When requests are received during the first request period, state machine 200 moves to state 212 to define a group of requesting circuits that include the communication circuits 116 that submitted a bus control request during the first request period. For example, state machine 200 can define a group that includes only the communication circuits 116 that requested control of bus BUS-B during the first request period.

Following this, state machine 200 moves to state 214 to grant access to one of the group of requesting communication circuits to transmit in the next transmission period on bus BUS-B. Access is granted by outputting a grant to the requesting communication circuit 116 over the control lines SEL-B0 and SEL-B1. States 212 and 214 can be, for example, eight clock periods long. In addition, an error correction code can be transmitted at the same time on the select lines SEL-A0 and SEL-A1 that are not carrying the grant. Once the grant has been output, state machine 200 moves to state 216 to wait for a predefined period of time. The total time required to complete states 210216 can be, for example, 26 clock cycles.

After the predefined time has expired, state machine 200 moves to state 218 to determine whether any requests to use bus BUS-A were received during a second request period. In the present example, one clock cycle before state machine 200 moves to state 218, the communication circuit 116 that received control over bus BUS-B, begins transmitting a data cell on bus BUS-B.

As with bus BUS-B, requests to use bus BUS-A are also received during a request period where each communication circuit 116 that wishes to transmit a data cell over bus 110 can output a request. The requests are again output over select lines SEL-A0, SEL-A1, SEL-B0, and SEL-B1 to the bus master, and the request period can also be 12 clock cycles long to support 24 communication circuits 116.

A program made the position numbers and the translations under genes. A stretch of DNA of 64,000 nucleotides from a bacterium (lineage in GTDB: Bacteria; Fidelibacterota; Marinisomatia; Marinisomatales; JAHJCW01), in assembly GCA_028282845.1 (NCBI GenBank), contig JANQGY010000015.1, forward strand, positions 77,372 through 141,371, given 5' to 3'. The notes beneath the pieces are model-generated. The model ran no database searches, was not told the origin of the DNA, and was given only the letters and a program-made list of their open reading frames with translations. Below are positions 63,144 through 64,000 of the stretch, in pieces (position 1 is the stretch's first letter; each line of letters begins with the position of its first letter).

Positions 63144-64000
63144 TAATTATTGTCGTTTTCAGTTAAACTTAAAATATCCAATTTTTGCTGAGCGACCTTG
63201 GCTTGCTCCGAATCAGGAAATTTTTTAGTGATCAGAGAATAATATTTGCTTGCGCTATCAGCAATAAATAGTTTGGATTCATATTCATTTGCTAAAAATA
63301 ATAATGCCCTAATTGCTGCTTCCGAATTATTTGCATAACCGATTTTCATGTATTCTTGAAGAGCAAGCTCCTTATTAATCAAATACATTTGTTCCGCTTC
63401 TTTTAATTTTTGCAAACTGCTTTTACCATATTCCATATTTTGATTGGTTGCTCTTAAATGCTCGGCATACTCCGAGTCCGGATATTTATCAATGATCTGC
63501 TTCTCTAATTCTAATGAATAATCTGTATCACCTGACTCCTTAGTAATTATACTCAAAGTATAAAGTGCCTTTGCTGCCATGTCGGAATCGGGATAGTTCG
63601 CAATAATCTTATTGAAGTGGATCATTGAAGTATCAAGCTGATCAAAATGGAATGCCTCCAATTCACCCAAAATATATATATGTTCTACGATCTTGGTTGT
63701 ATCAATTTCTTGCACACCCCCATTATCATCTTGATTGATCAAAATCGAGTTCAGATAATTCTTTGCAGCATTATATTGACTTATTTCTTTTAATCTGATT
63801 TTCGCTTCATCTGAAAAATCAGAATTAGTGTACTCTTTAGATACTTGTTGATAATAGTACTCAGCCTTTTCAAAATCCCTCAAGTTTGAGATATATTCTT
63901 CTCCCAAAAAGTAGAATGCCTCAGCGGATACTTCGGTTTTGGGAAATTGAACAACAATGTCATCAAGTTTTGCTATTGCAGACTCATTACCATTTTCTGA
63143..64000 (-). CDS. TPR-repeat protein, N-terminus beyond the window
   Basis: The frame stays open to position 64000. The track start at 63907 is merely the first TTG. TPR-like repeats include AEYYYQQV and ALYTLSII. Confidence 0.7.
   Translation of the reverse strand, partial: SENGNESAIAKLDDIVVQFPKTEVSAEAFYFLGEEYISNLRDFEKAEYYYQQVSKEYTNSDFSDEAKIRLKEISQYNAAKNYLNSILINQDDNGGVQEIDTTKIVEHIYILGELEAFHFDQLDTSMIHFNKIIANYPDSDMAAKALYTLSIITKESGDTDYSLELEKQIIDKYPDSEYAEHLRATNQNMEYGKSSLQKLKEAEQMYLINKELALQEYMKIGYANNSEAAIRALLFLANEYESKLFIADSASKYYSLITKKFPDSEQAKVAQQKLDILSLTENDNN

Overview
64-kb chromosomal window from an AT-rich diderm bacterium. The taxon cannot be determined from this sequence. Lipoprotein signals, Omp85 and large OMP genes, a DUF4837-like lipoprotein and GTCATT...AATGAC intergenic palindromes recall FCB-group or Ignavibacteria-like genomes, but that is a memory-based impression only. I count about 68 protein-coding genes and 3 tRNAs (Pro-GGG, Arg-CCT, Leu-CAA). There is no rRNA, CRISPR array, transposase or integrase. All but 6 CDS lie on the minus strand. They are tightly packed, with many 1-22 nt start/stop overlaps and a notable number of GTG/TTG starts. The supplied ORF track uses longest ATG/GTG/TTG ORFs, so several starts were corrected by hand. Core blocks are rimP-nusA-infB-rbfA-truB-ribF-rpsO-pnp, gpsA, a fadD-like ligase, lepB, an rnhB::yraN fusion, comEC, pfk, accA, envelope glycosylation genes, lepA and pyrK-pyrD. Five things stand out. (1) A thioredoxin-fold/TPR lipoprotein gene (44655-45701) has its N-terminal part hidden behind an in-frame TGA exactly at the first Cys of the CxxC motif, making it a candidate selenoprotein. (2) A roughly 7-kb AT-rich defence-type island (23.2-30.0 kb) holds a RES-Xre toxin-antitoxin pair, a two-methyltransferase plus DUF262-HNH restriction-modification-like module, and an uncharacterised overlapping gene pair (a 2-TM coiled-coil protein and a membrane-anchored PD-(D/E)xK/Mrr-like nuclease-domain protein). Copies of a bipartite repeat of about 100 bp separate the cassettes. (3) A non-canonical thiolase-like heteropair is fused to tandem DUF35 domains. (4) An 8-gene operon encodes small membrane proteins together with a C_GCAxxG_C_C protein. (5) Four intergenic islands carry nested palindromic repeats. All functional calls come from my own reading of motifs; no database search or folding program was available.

For example, a 1st communication circuit can request bus BUS-A during a first-request clock cycle of a next request period on select lines SEL-B0 and SEL-B1, while a 13th communication circuit can request bus BUS-A during the first-request clock cycle on select lines SEL-A0 and SEL-A1. In addition, a 2nd communication circuit can request bus BUS-A during the second-request clock cycle on select lines SEL-B0 and SEL-B1, while a 14th communication circuit can request bus BUS-A during the second-request clock cycle on select lines SEL-A0 and SEL-A1. Thus, in this example, 12 clock cycles after the request period for bus BUS-A began, each of 24 communications circuits has had a one clock cycle opportunity to request control of bus BUS-A over select lines SEL-A0, SEL-A1, SEL-B0, and SEL-B1.

When requests for bus BUS-A are received during the second request period, state machine 200 moves to state 220 to define a group of requesting circuits that include the communication circuits 116 that submitted a bus control request during the second request period. For example, state machine 200 can define a group that includes only the communication circuits 116 that requested control of bus BUS-A during the second request period.

Following this, state machine 200 moves to state 222 to grant access to one of the group of requesting communication circuits to transmit a data cell in the next transmission period on bus BUS-A. As above, access is granted by outputting a grant to the requesting communication circuit 116 over the control lines SEL-AO and SEL-Al. States 220 and 222 can be, for example, eight clock periods long. In addition, an error correction code can be transmitted at the same time on the select lines SEL-B0 and SEL-B1 that are not carrying the grant.

Once the grant has been output, state machine 200 moves to state 224 to wait for a predefined period of time. The total time required to complete states 218224 can be, for example, 26 clock cycles. After the predefined time has expired, state machine 200 returns to state 210 to repeat the process. In addition, if no requests are received during the first request period, state machine 200 waits until the end of the 26 clock cycle, and then moves from state 210 to state 218. Similarly, if no requests are received during the second request period, state machine 200 waits until the end of the 26 clock cycle, and then moves from state 218 to state 210.